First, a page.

GHS regulations

GHS regulationsGHS regulations are an abbreviation of the Globally Harmonised System of Classification and Labelling of Chemicals. GHS is not a law, it is an international agreement.

There are different laws throughout the world on how to identify the hazardous properties of chemicals, this is known as ‘classification’, they also cover how information about these hazards is then passed to users (through labels and safety data sheets for workers).

This can be confusing because the same chemical can have different hazard descriptions in different countries. For example, a chemical could be labelled as ‘toxic’ in one country but not in another. This confusion also acts as a barrier to international trade.

The Earth Summit held in Rio de Janeiro in 1992 and the World Summit held in Johannesburg in 2002 recognised this as an important global issue.

Given the expanding international market in chemical substances and mixtures, to help protect people and the environment, and to facilitate trade, the United Nations has therefore developed a ‘Globally Harmonised System’ (GHS) on classification and labelling.

The GHS is a single worldwide system for classifying and communicating the hazardous properties of industrial and consumer chemicals. GHS sits alongside the UN ‘Transport of Dangerous Goods’ system.

The UN brought together experts from different countries to create the GHS with the aim to have, worldwide, the same criteria for classifying chemicals according to their health, environmental and physical hazards; and hazard communication requirements for labelling and safety data sheets.

The UN GHS is not a formal treaty, but instead is a non-legally binding international agreement. Therefore countries (or trading blocs) must create local or national legislation to implement the GHS.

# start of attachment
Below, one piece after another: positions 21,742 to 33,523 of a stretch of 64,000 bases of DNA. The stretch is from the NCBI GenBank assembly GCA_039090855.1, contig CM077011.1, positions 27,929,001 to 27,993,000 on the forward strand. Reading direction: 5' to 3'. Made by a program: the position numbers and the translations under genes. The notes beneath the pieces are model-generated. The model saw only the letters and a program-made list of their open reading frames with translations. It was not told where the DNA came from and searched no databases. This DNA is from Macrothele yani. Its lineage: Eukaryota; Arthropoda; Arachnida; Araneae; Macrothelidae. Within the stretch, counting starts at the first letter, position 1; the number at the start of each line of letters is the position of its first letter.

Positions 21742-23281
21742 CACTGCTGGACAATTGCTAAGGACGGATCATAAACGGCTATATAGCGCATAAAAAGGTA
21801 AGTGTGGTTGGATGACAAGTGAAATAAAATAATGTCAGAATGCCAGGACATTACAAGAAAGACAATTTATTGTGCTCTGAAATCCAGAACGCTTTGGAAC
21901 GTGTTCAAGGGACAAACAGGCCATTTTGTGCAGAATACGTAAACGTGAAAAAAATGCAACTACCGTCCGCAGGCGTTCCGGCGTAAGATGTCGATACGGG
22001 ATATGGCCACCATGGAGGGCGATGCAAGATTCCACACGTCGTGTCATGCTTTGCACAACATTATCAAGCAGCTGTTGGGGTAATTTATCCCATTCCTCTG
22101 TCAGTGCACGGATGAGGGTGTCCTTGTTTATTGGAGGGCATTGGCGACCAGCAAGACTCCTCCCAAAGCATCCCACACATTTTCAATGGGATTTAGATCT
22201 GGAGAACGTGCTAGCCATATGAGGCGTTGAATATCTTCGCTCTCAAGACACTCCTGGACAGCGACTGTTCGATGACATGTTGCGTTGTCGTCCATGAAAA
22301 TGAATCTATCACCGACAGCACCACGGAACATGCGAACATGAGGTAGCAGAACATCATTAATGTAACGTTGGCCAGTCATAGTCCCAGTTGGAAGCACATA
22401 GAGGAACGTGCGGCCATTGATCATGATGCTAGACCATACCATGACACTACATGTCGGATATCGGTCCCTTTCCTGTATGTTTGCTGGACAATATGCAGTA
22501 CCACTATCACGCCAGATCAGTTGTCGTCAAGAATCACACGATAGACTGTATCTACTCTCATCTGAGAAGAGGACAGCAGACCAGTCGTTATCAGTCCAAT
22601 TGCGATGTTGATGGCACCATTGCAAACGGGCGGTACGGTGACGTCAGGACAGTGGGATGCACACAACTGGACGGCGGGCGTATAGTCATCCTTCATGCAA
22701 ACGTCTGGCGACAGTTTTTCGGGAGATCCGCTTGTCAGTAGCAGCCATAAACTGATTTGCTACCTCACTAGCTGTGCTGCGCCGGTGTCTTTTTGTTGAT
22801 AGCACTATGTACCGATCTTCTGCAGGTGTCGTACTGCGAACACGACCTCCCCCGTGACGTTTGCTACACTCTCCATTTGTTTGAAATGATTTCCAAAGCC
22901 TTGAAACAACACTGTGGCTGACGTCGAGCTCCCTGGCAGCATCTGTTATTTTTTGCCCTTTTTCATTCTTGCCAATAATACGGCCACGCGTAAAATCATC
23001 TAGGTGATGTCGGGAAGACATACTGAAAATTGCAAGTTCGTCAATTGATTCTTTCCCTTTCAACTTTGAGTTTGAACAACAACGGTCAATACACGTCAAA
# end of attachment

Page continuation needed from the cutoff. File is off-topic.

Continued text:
The UN GHS aims to ensure that information on the hazardous properties of chemicals is available throughout the world in order to enhance the protection of human health and the environment during the handling, transport and use of chemicals. GHS also provides the basis for harmonising regulations on chemicals at national, regional and worldwide level. This is important for facilitating trade. At a more basic level, GHS also aims to provide a structure for countries that do not yet have a classification and labelling system.

The UN anticipates that once fully implemented, the GHS will:

  • Enhance the protection of human health and the environment by providing a system for hazard communication that is comprehensible throughout the world
  • Provide a recognised framework for those countries without an existing system
  • Reduce the need for testing and evaluation of chemicals
  • Facilitate trade in chemicals whose hazards have been properly assessed and identified on an international basis.

The UN work programmes continue to develop and refine the UN GHS. In the long run, GHS and CLP should make classification of mixtures easier, cheaper, more accurate, and allow for more flexibility on the part of the classifier.

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